The Chinese have excelled at London 2012, much to the annoyance of their Western rivals. In this week’s issue of the Spectator, Ross Clark argues that the claims against swimmer Ye Shiwen reflect irrational suspicion of her country. Here is an edited version of Ross’s article (you can read the full version here):
The story of London 2012 has been that of a country which was once an underachiever in the Olympics but which, through sheer hard work on the part of its athletes, has hauled itself to the top of the medals tables, producing in the process one of the most dramatic world records in Olympic history.
I refer, of course, to the People’s Republic of China. But this is not a story you will have picked up from the BBC or the press. Rarely can a sporting performance have been met with such resentment as that of 16-year-old Ye Shiwen in the 400 metres women’s medley. She had hardly wiped the drops from her goggles before the US swimming coach John Leonard was making coded accusations of drug use. Her offence, it seems, was to have swum faster than the all-American winner of the men’s event, Ryan Lochte.
When Ye Shiwen won a second gold medal, she enjoyed none of the adulation showered on other multiple winners. Then, two days later, the whole issue went quiet. What had happened? Ye Shiwen had passed the drugs test to which all medal winners are subjected. She wasn’t a drugs cheat after all.
Deprived of the opportunity to accuse her of doping, the nation’s Sinophobes changed tack. Obviously she was the product of a ‘brutal training regime’. Then came the extraordinary accusation that she might have been genetically modified. BBC’s Newsnight entertained the fantasy that athletes might be having their genes modified — interspersed with clips of Ye Shiwen winning her medals. After 15 minutes of this, the scientists invited on the programme admitted that there was no evidence it was possible to manipulate genes in this way. Funny enough, none of Michael Phelps’s or Usain Bolt’s performances have provoked such wild speculation. As for the brave boys and girls of Team GB, if some Twitterer dared to accuse them of using drugs or the services of Dr Frankenstein, I suspect they would be collared by the constabulary within the hour.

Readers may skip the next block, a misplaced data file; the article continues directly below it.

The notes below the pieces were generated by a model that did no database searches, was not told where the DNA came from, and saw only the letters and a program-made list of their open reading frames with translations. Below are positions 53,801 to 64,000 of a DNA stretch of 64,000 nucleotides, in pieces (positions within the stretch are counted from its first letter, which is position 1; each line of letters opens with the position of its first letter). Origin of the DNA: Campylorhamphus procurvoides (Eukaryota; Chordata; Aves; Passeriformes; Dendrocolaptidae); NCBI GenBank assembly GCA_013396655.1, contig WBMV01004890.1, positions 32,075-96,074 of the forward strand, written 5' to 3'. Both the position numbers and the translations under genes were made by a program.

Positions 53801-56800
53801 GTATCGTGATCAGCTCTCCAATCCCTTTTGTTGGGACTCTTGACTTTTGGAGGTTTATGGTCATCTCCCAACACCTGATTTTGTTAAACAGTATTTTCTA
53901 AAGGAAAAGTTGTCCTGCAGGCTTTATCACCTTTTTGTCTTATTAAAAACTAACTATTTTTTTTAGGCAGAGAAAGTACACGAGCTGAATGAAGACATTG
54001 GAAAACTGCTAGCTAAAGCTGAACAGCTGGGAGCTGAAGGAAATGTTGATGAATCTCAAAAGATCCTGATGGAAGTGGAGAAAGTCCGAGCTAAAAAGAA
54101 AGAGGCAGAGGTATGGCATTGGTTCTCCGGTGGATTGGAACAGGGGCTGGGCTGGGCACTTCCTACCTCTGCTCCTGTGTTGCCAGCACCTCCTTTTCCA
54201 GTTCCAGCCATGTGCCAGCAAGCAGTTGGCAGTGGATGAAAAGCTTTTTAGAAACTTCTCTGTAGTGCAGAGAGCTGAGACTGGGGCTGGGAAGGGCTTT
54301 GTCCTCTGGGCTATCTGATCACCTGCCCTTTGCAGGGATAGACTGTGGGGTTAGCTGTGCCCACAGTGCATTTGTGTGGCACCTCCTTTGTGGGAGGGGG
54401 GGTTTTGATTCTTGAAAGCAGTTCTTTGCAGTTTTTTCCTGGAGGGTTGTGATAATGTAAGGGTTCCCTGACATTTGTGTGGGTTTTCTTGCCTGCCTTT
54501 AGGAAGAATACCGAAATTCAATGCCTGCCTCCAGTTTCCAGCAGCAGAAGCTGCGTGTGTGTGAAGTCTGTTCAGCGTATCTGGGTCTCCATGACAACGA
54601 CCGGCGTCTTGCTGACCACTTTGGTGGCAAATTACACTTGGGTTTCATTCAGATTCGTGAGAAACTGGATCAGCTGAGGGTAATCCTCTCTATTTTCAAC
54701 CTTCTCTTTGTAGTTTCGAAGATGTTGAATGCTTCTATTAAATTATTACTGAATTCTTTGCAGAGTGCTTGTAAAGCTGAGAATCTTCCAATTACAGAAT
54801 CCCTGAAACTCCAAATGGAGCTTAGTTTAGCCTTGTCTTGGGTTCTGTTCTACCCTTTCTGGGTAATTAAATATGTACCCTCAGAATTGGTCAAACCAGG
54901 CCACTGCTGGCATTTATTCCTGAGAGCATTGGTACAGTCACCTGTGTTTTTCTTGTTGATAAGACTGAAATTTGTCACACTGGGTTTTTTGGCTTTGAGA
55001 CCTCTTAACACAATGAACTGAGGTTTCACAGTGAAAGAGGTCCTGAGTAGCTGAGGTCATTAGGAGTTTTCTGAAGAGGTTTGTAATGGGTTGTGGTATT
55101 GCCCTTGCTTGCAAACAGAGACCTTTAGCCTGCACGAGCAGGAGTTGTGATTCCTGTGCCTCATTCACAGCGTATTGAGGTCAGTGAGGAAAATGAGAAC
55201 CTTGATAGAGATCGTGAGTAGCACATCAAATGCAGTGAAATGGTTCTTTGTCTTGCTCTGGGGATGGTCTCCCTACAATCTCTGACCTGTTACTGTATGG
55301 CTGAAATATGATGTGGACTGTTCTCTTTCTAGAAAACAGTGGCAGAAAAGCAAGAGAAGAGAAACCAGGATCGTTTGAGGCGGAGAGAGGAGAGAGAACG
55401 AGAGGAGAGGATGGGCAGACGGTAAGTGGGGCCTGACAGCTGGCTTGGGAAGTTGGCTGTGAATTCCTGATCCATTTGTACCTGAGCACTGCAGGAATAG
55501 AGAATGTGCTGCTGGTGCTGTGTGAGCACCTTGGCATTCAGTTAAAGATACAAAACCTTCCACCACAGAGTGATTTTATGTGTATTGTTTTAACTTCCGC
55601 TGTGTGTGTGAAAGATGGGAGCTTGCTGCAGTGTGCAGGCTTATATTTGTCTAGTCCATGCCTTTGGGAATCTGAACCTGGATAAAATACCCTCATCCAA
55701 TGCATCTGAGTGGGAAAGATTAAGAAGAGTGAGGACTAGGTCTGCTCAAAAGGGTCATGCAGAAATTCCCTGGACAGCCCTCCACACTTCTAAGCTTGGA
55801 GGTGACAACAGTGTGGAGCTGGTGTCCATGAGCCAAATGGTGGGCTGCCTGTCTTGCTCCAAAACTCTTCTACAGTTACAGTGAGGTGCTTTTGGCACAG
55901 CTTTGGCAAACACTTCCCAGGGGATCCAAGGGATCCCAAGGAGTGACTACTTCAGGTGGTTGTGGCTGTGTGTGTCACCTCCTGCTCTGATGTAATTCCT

But the Chinese are different: you don’t need any evidence to chuck accusations of cheating at them. Sinophobia is the one form of racism which remains socially acceptable. As everyone knows, China just nicks our ideas and sells them back to us at half the price, thanks to the coolies who must work 18 hours a day and are apt to disappear if they complain. China has an appalling human rights record, but some of the sinister practices attributed to it go on in every western country. The stadium in Stratford, like Beijing’s Bird’s Nest, required property to be compulsorily purchased and tenants forcibly relocated — and the same happens everywhere in order that public projects can be built.
The controversy over Ye Shiwen has become a proxy for the fuss over the Chinese economy. Many in the West have attempted to construct a narrative in which the crash is China’s fault. US presidential hopefuls — including Barack Obama in 2008 — accuse China of suppressing the real value of the yuan. It is a line eagerly adopted by Mitt Romney, who has said that he will declare China a currency manipulator and place tariffs on imports.
There is nothing manipulative, of course, about printing money (in the form of QE) to depress your currency. What, exactly, is China’s economic crime other than to have bought US treasuries, enabling the US government to spend money without raising taxes? China’s rapid growth is just the age-old story of a low-cost economy enjoying the boost of low labour rates.
Four years ago, Beijing was mocked for the megalomania of its Olympics, accused of spending a fortune on a vanity project as its poor went forgotten, trying to use a visual spectacle to blind the world to the reality of life in the country, and splashing a fortune to train its athletes. If they are faults, they are ones of which London 2012 has become equally guilty. We seem to have nicked China’s big idea.
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